28 Feb Digital transformation helps governments achieve better outcomes from grant spending
In Australia, over $80 billion in grants is delivered each year to further government policies. Knowing how this money is spent and whether it achieves the intended policy goals must be a core priority for the digital transformation agenda.
Digital transformation is on the agenda for governments at every level, commonwealth, state and local.
The goals are wide and varying, ranging from how government procures technology solutions to how it engages citizens and organisations.
The need for digital transformation is clear
Almost all government departments provide grant funding to public and commercial entities and other organisations to achieve policy outcomes.
These grants impact every part of our community. They are a critical part of modern public policy delivery, and the sums of taxpayer money involved can be significant.
Yet for all the attention given to public spending governments face challenges to support efficient and transparent grant management.
Data is at the centre
In 2013 the Queensland Audit Office reported on the state of the Queensland government’s approach to grant management.
It recommended that government improve funding program management, better monitor who received funds and whether the benefits were realised.
It also recommended improvements to the efficacy of governance and reporting.
It found the lack of systems, poor interoperability, outdated software and artificial barriers to sharing all contributed to shortcomings in grant program management.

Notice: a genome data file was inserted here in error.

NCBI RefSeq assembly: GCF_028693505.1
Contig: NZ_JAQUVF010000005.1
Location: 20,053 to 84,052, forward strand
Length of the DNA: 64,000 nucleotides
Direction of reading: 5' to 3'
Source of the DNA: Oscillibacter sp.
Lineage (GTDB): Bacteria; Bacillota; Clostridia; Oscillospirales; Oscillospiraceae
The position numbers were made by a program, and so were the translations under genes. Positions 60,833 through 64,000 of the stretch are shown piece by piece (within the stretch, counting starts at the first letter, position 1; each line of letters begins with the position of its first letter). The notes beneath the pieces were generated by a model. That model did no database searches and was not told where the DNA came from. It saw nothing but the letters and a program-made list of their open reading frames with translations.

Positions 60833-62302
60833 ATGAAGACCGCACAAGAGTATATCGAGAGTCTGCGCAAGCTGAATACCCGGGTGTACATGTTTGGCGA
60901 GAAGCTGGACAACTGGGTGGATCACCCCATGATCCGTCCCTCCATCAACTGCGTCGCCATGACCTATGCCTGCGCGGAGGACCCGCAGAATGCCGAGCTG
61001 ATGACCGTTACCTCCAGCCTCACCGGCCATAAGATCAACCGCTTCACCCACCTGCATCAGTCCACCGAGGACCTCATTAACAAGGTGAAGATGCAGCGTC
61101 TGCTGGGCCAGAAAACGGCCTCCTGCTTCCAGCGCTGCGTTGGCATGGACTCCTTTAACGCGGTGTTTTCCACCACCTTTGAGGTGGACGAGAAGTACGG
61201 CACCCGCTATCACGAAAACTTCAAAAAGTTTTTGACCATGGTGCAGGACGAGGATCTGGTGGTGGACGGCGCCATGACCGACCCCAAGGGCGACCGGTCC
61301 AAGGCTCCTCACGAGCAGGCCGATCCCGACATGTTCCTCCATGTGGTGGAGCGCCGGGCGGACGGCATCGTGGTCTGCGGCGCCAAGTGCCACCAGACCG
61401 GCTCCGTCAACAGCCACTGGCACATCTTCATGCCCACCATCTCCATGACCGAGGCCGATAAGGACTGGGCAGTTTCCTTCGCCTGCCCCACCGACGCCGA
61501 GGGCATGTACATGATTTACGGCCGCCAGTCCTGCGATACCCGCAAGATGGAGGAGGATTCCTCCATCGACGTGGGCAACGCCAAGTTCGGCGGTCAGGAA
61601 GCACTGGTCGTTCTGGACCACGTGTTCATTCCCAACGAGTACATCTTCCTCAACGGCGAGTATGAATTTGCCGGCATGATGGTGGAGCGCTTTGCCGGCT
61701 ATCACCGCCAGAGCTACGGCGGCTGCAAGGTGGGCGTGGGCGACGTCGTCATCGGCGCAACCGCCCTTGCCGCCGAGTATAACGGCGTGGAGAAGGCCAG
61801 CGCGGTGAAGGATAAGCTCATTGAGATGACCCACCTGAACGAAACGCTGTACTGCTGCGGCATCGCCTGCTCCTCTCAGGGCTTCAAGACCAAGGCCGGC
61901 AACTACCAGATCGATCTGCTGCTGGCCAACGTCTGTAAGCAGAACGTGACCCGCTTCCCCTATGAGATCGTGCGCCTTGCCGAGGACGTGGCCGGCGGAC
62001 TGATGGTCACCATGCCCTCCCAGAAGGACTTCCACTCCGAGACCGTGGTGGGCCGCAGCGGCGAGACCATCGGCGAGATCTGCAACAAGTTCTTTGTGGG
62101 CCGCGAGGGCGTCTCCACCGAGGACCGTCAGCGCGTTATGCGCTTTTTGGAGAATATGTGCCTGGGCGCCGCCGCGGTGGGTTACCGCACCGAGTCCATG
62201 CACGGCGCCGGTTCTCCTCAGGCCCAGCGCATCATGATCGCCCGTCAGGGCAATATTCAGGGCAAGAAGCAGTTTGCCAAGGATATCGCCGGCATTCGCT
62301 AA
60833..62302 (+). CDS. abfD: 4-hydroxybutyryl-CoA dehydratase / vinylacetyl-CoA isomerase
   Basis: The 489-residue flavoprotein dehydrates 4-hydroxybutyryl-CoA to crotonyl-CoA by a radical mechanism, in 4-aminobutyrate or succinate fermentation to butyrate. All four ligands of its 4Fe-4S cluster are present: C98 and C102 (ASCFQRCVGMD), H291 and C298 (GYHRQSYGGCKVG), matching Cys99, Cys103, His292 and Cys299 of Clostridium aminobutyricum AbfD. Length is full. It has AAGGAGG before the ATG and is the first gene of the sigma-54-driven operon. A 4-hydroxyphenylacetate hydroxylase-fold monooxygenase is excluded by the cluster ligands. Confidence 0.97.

This resulted in organisations receiving multiple grants, duplicate payments and insufficient payment monitoring. Funds were spent but monitoring was insufficient to determine if funds were spent as intended.
Digital transformation offers the opportunity to address these issues by improving grant management starting with data. Through a focus on data, standards and interoperability, software solutions can effectively support the need to monitor, measure, share and report.
It adds up to pretty big dollars
In Queensland alone, direct grants to other levels of governments, private and public organisations, and individuals is budgeted at $6.799 billion for 2016-17.
Queensland is not alone in addressing the Audit Office findings to improve grant program management. Many other jurisdictions share the same issues.
Acting on the Audit Office findings through digital transformation can transform grant programs. A focus on data standards will enable and encourage adoption of grant management systems that support the needs of policy makers and other stakeholders.
They can systematically analyse their programs to address risks, waste and spending activity by recipients. They can improve grant programs to better report on benefits realised.
Addressing data is at the core of realising benefits, and improving governance and reporting, whether it’s better data collection from applicants, better analysis of program data or greater system interoperability to share data across programs and departments.
It all adds up to a better understanding of how your grant money is really spent.
Chief Operating Officer